TABLE 2:

Logistic Regression Results: Odds (e ) of Doing Particular Internet Activities Modeled With Age, Gender, Education, and Race

Fun Checked Sports Scores 0.704** 0.988** 0.340** 1.124 1.096 1.013 1.347** 1.068 Information Utility 1.135 1.051 1.161 0.688* 0.739** 0.942 0.914 1.476** 1.081 0.769 1.499** 0.214 0.961 1.122 1.094 0.964 1.174 1.067 1.038 0.983** 0.981 0.747** 1.067 2.409** 0.989** 0.789** 0.991 0.862 4.370** 0.980** 0.924 0.614** 1.215 0.477** 0.988** 1.170* 0.566** 1.105 0.606** 0.968** 1.059 1.054 1.291 0.721** 0.980** 0.747** 1.072 0.943 1.188 0.965** 0.777** 0.577** 0.877 1.193 1.442** 1.539** Sent Instant Message Sought Info About a Hobby Browsed Just for Fun 0.605** 0.977** 0.779** 0.772** 1.057 1.044 1.193 1.241 Learn About Watched a Listened Movies, Video Clip Took Part to or Played Books or Listened in a Downloaded a Game or Music to Audio Clip Chat Room Music

March to August Compiled, Unweighted

Unweighted n 6,270 6,270 3,162 2,579 395 154 586 314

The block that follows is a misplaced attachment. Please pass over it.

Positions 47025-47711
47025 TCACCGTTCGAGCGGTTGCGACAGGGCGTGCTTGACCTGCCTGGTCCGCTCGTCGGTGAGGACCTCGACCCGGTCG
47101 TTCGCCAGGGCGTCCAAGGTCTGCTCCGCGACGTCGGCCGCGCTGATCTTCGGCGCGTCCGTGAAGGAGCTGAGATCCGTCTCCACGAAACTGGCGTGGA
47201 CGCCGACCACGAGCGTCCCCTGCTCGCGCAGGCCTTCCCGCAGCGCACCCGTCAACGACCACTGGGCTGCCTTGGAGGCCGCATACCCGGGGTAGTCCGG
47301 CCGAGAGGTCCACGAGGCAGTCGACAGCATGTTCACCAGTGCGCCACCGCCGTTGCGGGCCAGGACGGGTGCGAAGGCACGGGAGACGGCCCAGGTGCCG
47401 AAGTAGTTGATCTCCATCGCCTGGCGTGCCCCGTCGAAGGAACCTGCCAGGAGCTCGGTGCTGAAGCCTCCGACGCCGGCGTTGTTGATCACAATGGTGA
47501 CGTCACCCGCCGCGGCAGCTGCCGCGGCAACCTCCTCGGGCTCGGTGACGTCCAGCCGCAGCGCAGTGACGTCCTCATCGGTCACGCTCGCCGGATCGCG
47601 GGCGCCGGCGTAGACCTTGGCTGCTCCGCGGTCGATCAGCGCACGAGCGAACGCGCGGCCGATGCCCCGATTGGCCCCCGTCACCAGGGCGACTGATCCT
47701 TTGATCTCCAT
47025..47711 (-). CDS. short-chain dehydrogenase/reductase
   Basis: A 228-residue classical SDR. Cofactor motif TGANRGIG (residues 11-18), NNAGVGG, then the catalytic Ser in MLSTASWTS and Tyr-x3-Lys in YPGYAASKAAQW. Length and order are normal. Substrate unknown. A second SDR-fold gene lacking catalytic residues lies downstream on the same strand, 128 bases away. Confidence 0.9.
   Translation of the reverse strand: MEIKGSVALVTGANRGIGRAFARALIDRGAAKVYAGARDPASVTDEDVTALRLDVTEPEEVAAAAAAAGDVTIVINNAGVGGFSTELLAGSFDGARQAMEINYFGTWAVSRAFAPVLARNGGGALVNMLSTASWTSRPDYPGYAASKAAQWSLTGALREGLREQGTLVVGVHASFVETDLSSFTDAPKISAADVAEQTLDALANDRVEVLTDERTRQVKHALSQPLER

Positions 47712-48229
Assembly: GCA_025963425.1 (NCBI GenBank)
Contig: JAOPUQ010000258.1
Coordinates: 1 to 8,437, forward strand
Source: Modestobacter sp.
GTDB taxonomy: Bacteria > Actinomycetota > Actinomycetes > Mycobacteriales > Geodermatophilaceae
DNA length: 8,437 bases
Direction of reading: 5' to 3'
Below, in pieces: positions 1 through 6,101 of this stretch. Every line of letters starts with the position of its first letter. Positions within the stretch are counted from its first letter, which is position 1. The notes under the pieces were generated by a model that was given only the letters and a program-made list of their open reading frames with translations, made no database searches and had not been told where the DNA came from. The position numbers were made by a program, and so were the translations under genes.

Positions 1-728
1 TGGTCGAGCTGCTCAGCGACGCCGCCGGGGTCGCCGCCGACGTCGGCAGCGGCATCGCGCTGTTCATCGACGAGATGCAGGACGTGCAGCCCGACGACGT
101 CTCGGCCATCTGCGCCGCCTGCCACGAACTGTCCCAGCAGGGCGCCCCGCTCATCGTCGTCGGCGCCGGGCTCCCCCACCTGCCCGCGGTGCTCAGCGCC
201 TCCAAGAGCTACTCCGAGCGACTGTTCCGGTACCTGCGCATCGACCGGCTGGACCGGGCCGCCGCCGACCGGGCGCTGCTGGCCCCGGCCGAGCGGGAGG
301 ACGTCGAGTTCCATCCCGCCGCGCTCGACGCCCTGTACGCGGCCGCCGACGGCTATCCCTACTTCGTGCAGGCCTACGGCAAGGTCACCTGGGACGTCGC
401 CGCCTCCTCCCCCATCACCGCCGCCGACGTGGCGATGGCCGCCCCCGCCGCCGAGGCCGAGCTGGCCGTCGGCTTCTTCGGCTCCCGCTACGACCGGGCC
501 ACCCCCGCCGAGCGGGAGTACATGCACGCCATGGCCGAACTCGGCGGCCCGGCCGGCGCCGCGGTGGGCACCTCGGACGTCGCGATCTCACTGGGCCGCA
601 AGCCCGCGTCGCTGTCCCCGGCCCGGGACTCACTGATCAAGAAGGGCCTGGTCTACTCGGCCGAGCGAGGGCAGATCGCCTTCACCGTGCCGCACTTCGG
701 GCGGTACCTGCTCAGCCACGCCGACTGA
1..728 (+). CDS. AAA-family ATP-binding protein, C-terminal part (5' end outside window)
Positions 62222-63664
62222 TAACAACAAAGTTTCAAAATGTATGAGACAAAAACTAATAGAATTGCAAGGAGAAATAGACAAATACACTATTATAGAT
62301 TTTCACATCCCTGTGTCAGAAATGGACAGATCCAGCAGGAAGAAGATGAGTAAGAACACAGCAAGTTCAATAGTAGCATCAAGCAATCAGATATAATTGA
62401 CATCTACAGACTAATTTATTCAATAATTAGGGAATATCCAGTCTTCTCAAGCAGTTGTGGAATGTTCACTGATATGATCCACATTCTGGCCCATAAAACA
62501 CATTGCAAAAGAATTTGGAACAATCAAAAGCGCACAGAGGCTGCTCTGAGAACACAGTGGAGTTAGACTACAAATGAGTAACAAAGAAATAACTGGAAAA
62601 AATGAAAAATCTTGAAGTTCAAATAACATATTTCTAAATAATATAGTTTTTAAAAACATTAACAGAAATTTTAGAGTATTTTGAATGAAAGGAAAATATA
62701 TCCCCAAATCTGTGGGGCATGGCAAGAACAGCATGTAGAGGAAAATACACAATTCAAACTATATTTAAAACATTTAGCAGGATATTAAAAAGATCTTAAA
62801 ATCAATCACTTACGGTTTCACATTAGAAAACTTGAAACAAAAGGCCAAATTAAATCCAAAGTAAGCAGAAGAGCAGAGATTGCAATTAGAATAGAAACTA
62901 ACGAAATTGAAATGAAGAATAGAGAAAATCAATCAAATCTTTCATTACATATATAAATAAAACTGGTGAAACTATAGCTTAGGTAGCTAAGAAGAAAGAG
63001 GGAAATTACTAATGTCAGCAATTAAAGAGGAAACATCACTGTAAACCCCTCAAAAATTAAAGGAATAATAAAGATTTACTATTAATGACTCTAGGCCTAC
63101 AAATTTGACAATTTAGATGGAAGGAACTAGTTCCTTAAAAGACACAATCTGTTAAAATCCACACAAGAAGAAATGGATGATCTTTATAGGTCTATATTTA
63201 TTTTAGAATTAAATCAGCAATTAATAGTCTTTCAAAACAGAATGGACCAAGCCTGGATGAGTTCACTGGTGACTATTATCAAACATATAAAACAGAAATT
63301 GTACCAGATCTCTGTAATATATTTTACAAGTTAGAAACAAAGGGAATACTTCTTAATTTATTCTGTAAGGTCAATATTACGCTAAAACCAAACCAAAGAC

% 100 100 50 41 6 2 9 5

Baseline odds (constant) Age Female Bachelor’s degree or more Hispanic or Latino Race (White as reference) Asian Black Other

E-Mail 8.373** 1.002 1.256* 1.922** 0.652** 0.669** 1.007** 0.533** 1.866 0.787* 0.647** 1.002 0.924 1.097 0.922* 1.654** 0.999 0.673** 1.445** 1.036

Got Financial Info Check Weather Got News

Research Travel Plans 1.878** 0.994** 1.118* 1.685** 0.942

Looked for Info About a Product 3.048** 0.987** 0.657** 1.231** 0.895

Sought News About Politics 0.484** 1.000 0.747** 1.537** 1.085

Sought Religious Info 0.055** 0.997 1.165 0.963 0.935

Sought Info From Government Web Site 0.622** 1.002** 0.731** 1.799 0.872

Baseline odds (constant) Age Female Bachelor’s degree or more Hispanic or Latino